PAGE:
Child sex abuse investigators have a new weapon to detect objectionable images on the internet, helping to track down offenders and identify victims.
Internal Affairs Minister Amy Adams says department investigators have helped Microsoft develop a world-first software called PhotoDNA.
New Zealand is one of the first countries to have access to the technology after the Internal Affairs Censorship Compliance Unit worked on it with Microsoft for five months.
Ms Adams says the technology will allow investigators to more quickly detect objectionable images, helping to reduce the trading of child sex abuse images.
She says millions of objectionable images are on the internet and PhotoDNA could help rescue the victims of abuse and find the offenders.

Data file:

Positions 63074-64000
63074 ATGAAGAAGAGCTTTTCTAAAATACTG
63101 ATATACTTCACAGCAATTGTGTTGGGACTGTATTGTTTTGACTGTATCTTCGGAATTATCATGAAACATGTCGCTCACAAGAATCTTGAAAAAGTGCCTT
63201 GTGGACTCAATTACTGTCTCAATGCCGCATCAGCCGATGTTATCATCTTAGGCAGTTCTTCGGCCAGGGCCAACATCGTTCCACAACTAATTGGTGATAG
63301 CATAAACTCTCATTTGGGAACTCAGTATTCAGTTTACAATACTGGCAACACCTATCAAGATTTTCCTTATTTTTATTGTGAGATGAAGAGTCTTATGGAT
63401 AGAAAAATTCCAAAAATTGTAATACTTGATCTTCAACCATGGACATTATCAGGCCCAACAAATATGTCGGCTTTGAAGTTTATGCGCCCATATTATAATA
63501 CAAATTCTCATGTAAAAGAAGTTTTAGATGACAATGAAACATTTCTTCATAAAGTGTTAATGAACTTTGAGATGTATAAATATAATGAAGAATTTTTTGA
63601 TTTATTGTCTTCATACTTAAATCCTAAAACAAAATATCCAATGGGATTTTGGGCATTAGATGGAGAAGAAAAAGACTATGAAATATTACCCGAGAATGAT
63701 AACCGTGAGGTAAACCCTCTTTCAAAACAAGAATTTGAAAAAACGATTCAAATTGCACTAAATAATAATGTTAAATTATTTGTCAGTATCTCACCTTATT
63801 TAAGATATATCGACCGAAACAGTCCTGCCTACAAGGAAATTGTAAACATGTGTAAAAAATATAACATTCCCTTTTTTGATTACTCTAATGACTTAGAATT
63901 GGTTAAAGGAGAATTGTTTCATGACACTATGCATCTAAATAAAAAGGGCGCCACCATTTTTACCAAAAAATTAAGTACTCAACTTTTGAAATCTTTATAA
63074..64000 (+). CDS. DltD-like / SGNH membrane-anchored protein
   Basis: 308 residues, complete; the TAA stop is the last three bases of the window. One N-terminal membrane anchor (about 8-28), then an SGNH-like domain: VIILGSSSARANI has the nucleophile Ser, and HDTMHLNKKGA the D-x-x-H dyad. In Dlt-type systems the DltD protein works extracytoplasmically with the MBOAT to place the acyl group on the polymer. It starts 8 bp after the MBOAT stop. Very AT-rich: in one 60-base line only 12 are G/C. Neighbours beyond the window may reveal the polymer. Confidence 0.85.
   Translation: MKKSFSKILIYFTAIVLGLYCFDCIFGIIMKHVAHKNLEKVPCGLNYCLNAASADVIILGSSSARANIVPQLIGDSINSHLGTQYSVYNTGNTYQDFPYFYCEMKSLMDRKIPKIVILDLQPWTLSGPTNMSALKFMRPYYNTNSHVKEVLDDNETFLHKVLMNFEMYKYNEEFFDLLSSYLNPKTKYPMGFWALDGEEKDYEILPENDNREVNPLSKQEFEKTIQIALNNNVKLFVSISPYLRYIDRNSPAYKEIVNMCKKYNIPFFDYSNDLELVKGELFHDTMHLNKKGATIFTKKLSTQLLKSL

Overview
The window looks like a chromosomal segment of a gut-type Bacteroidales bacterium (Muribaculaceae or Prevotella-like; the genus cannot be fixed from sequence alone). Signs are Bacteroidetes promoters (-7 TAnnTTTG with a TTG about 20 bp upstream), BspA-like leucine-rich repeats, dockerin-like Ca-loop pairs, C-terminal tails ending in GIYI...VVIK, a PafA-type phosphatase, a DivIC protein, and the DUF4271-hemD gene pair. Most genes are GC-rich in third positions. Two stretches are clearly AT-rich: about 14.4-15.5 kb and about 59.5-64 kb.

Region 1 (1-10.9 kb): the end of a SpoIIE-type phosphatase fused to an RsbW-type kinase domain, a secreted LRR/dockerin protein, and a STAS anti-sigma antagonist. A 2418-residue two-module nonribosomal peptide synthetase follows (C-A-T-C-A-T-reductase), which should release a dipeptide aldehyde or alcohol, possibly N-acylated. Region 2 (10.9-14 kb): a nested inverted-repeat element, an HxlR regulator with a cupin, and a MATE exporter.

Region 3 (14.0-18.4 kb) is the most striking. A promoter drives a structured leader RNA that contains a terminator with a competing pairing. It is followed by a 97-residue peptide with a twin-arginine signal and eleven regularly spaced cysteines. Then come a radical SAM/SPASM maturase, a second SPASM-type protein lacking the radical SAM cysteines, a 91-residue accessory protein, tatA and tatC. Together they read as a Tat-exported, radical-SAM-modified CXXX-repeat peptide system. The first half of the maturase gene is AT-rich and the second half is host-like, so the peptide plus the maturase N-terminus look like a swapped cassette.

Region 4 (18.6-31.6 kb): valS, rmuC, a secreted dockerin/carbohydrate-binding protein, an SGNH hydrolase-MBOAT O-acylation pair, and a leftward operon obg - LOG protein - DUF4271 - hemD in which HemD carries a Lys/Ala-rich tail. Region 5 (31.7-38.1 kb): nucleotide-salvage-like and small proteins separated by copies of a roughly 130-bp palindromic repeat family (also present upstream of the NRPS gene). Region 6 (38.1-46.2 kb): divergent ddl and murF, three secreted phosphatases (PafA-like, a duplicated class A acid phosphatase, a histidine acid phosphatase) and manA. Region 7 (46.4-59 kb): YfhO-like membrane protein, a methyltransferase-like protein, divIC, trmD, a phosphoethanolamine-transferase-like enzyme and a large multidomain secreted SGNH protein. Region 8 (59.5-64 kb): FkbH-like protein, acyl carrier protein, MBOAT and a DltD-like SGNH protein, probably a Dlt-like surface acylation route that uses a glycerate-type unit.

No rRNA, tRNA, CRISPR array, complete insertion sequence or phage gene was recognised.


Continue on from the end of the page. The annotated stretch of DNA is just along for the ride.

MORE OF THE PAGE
Ms Adams says investigators may have to review more than 100,000 images on a seized computer and the new technology will make the job much faster.
A New Zealand agency fighting child sex abuse is welcoming the new software.
Alan Bell, the national director of ECPAT, says New Zealand has one of the world's highest rates of accessing child sex abuse images and the technology will identify victims and track down offenders.
Mr Bell says a government hotline records 50,000 mouse clicks per day from computer users trying to access illegal sex sites.